Calif. Gay Marriage Ruling Could Have Raft Of Legal, Political Ramifications California's same-sex marriage ban was overturned Wednesday, sparking rallies across the U.S. and reigniting debate about a raft of legal and political ramifications. While some say the ruling helps legitimize the issue, others are skeptical it will survive an appeal.
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Will Gay Marriage Ruling Be A Ripple Or Tsunami?

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Will Gay Marriage Ruling Be A Ripple Or Tsunami?

Will Gay Marriage Ruling Be A Ripple Or Tsunami?

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  • <iframe src="" width="100%" height="290" frameborder="0" scrolling="no" title="NPR embedded audio player">
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That federal court ruling upholding same-sex marriage, at some point in time, prompted a nationwide response, as NPR's Tovia Smith reports.

TOVIA SMITH: There's no doubt this case will make waves. You could already see it last night as rallies stretched through dozens of cities, all the way to the East Coast.

(Soundbite of cheering and applause)

Unidentified Man: We want gay marriage in Georgia. Gay Atlanta, let's celebrate.

SMITH: The question is whether yesterday's decision turns out to cause more of a ripple or a political and legal tsunami.

Professor ANDREW KOPPELMAN (Law, Northwestern University): What is the chances of that? Nobody knows.

SMITH: Northwestern University Law Professor Andrew Koppelman says it all depends on whether the case survives an appeal and makes it up to the U.S. Supreme Court. He says federal district court Judge Vaughn Walker increased his odds by basing his decision, not on his interpretation of the law, but rather on his finding of fact, something appeals courts defer to.

Prof. KOPPELMAN: He did not say that, as a matter of law, gay people are a protected class under the 14th amendment. He said that as a matter of fact, the justifications for this law that were offered by its defenders rested on factually false premises. And it's very hard for a court on appeal to say that he was wrong about that.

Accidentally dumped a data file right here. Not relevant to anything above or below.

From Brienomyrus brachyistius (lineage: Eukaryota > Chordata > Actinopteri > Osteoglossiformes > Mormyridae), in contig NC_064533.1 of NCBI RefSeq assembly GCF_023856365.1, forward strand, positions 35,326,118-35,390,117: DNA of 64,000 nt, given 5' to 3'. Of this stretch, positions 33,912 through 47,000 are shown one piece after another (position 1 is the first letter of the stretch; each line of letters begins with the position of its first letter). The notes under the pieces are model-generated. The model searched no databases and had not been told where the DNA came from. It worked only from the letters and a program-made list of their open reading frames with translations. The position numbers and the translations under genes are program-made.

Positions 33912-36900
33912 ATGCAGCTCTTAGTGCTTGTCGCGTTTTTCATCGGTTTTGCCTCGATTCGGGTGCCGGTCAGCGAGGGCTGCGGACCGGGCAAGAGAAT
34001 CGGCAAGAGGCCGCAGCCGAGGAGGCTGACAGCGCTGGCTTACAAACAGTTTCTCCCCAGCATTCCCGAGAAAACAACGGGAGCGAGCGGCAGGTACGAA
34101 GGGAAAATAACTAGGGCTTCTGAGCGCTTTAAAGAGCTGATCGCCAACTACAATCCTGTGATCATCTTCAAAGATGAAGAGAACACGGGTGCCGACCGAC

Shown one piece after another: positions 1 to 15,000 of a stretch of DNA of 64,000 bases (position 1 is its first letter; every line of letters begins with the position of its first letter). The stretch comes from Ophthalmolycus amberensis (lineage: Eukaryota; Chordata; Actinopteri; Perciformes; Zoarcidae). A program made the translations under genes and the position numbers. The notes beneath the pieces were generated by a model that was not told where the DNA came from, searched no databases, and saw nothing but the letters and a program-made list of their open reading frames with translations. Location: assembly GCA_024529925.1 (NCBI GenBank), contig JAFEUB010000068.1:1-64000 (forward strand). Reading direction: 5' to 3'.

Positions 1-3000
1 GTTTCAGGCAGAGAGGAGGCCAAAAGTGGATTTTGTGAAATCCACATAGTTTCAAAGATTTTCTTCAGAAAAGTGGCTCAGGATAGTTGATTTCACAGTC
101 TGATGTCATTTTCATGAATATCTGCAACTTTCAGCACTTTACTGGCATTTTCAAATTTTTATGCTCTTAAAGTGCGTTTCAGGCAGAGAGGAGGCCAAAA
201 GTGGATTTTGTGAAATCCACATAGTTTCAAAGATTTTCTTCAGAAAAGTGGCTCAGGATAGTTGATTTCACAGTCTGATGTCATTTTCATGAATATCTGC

SMITH: Still, the U.S. Supreme Court is anything but a sure bet. With gay marriage banned in most states, Stanford University Law Professor Rick Banks say justices will be loath to swing so far ahead of public opinion.

Professor RICK BANKS (Law, Stanford University): Less than a decade ago, it was constitutionally permissible to put a man in jail for having sex with another man - less than a decade ago, that was permissible. And now, here we are, on the verge of same-sex marriage. I mean, it's too soon.

SMITH: If the court does opt to uphold a constitutional right to gay marriage in the next couple of years, Peter Sprig of the conservative Family Research Council agrees it would be explosive.

Mr. PETER SPRIG (Family Research Council): This would be the Roe v. Wade of same-sex marriage, that in fact, Roe v. Wade served only to polarize the issue of abortion, rather than to settle it.

Mr. BRIAN BROWN (National Organization for Marriage): Every time a court does this, we grow exponentially. People are fed up and that's what's happening right now.

SMITH: Brian Brown with the National Organization for Marriage has been leading rallies against gay marriage around the nation. He says Judge Walker's decision yesterday undermined public opinion and will ultimately bolster political support for a federal constitutional amendment banning gay marriage.

Mr. BROWN: It's going to make clear what the ultimate solution is. You know, this issue was working it out on the state level before Walker made this decision. Now, he's made it a national issue. It's going to be an issue in the election.

SMITH: Stanford Law Professor Rick Banks, agrees.

Prof. BANKS: You know, this is a Democrat's worst nightmare, basically.

SMITH: With midterm elections fast approaching, many Democrats agree there is little upside for them on this issue, right now, and it may be President Obama who feels it most of all.

Richard Socarides, a former Clinton administration advisor on gay issues, says President Obama has frustrated a wide swath of his liberal base with the fine line he's been trying to walk - opposing the Defense of Marriage Act, but also continuing to oppose gay marriage.

Mr. RICHARD SOCARIDES (Former Clinton Advisor): That's his problem, that he shows no signs of moving on this issue and it's coming at him now like a Mack truck.

SMITH: In some ways, this court decision may offer a little political cover to those supporting gay marriage. Democratic Congressman Barney Frank agrees it helps legitimize the issue. He's somewhat skeptical yesterday's decision will survive an appeal, but, he says, time is on the side of gay marriage.

Representative BARNEY FRANK (Democrat, Massachusetts): Younger people simply are not nearly as concerned, as unhappy - they are more supportive. So, I do think that we are very likely to see same-sex marriage in coming years from a variety of legislative and judicial decisions, because the attitude is moving in that direction.

SMITH: As one advocate put it: gay marriage will only be secure when it stems from the court of public opinion, rather than a court of law.

Tovia Smith, NPR News.

(Soundbite of music)

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